NYC Scene Report – Kate Davis, Oneida, & Nick Zanca

This week’s NYC Scene Report features Kate Davis getting inspired by a modern arcade classic, Oneida readying their 17th album, and Nick Zanca giving a heroic perspective on a difficult childhood diagnosis.

* Whether you played it in an arcade, or had the home version, there’s a pretty good chance that in the late ‘90s and early ‘00s you found yourself caught up in a revolution – a Dance Dance Revolution.

This was the inspiration behind Kate Davis’ recently released single, “DDR” … at least in a way.

“Anyone remember the Dance Dance Revolution home mat?” she asked rhetorically, “The particular crunch under the various foot force of neighbor kids. The impeccable song list. I go back to these times when life gets real.”

Davis’ life certainly had a real moment recently, as she made a major move, relocating back to Portland after years of calling NYC home (we still get to claim her as one of ours since we’re one of her hometowns!).

Speaking of moves, this particular “DDR” isn’t meant to get you dancing. The vocals and the music, however, bear a wonderful resemblance to the Gran Turismo era of The Cardigans.

Dance Dance Revolution, and Grand Turismo … you better click play on this before I find a way to shoehorn in a reference to Twisted Metal 2.

* Mostly NY-based indie rock band Oneida is readying the release of their 17th album, Expensive Air, which is due out July 19th via Joyful Noise Recordings, and the lead single has fans wondering if the band is entering a punk era.

Titled “Here It Comes,” the song is a two and a half minute high energy tune that announces Expensive Air with a bang.

The creation of album began when band member Bobby Matador sketched the structures of the songs from his home in Boston. He then sent the demos to the four members of the band who live in NYC – Kid Millions, Hanoi Jane, Shahin Motia, and Barry London. Kid Millions says, “We would start out riding the riffs, and then Shahin and Jane would add wild, out-of-key guitar harmonies. It seemed so perfect.”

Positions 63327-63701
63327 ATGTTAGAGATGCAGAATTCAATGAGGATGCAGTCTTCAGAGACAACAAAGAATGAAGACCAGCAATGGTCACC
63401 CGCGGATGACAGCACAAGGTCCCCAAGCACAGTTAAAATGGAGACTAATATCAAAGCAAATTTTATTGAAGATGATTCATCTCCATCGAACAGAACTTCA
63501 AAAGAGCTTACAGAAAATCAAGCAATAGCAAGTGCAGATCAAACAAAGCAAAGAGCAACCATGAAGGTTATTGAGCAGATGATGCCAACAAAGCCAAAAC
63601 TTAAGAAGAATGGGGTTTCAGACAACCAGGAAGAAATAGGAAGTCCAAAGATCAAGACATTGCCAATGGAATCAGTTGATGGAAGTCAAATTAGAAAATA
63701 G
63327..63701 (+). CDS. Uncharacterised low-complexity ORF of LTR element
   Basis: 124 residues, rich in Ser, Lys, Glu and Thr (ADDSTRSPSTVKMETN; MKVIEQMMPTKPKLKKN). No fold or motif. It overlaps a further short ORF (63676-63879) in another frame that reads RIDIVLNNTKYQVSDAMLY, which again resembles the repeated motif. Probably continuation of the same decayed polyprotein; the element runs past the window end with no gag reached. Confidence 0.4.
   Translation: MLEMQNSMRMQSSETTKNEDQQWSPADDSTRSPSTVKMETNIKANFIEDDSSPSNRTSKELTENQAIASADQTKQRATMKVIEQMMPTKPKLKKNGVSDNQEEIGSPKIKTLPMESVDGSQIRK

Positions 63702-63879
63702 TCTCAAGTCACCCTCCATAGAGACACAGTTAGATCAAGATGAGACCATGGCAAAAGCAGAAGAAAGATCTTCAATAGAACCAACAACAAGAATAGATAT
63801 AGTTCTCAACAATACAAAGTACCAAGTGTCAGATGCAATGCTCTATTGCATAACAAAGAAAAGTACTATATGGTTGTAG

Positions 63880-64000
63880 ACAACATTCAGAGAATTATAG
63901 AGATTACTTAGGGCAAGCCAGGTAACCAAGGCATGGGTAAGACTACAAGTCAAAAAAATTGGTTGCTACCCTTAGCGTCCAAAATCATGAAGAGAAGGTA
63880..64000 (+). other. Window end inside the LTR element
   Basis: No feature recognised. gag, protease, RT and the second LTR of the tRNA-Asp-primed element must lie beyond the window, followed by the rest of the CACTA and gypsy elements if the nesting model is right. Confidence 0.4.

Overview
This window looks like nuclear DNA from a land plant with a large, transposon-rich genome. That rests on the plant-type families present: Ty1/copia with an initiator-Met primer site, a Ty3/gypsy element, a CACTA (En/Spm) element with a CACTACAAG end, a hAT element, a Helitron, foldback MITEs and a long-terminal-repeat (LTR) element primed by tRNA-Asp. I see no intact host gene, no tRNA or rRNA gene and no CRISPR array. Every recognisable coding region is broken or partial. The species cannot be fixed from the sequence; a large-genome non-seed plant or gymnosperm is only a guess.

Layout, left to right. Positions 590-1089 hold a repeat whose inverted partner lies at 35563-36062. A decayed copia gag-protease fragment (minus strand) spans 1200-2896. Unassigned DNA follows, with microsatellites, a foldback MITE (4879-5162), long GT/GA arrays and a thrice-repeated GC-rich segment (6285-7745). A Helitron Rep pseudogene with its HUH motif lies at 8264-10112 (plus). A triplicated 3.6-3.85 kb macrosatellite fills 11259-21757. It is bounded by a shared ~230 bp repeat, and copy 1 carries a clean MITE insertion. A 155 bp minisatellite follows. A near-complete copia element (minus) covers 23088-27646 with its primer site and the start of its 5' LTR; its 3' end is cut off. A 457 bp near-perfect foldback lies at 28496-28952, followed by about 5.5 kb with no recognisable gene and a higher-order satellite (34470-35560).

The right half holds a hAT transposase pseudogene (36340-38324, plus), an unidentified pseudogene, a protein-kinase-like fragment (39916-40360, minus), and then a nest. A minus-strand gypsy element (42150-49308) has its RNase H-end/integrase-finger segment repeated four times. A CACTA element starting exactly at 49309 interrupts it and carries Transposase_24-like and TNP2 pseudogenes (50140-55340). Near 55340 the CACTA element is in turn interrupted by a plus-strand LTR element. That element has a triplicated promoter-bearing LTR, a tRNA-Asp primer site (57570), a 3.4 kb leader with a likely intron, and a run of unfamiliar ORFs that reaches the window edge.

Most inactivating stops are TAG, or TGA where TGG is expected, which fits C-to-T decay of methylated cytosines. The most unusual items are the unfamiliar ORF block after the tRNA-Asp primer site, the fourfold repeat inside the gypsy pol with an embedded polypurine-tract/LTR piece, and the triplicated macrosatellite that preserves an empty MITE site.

Based on “Here It Comes,” a lot of rock fans in the city will agree that it seems pretty perfect.

* As a child, NYC-based producer, composer, and artist Nick Zanca was diagnosed with Asperger’s syndrome, and with the release of his latest single, “Little Professor,” he’s created an anthem for everyone who’s dealt with being told what they won’t be able to achieve in life.

“I witnessed firsthand the haphazard cultural stance, crooked pedagogy, and alienating language that was used to engage with children on the spectrum,” Zanca said in a statement, “This song is not only an attempt to offer up a more constructive alternative to how all that could have looked, but a middle-finger refutation of those attitudes that could allow a kid to see anything for themself other than their full potential.”

“Little Professor” is off Zanca’s upcoming album Hindsight, which is due out August 2nd via American Dreams. The album is his first as a singer-songwriter after concluding his long-running electronic music project Mister Lies.

Check out the video, and follow along with the incredibly moving lyrics, which he posted on Bandcamp (they're the three paragraphs underneath the preorder links).

For more of the best of NYC’s indie music scene, come back next Wednesday, and check out the archives for previous columns.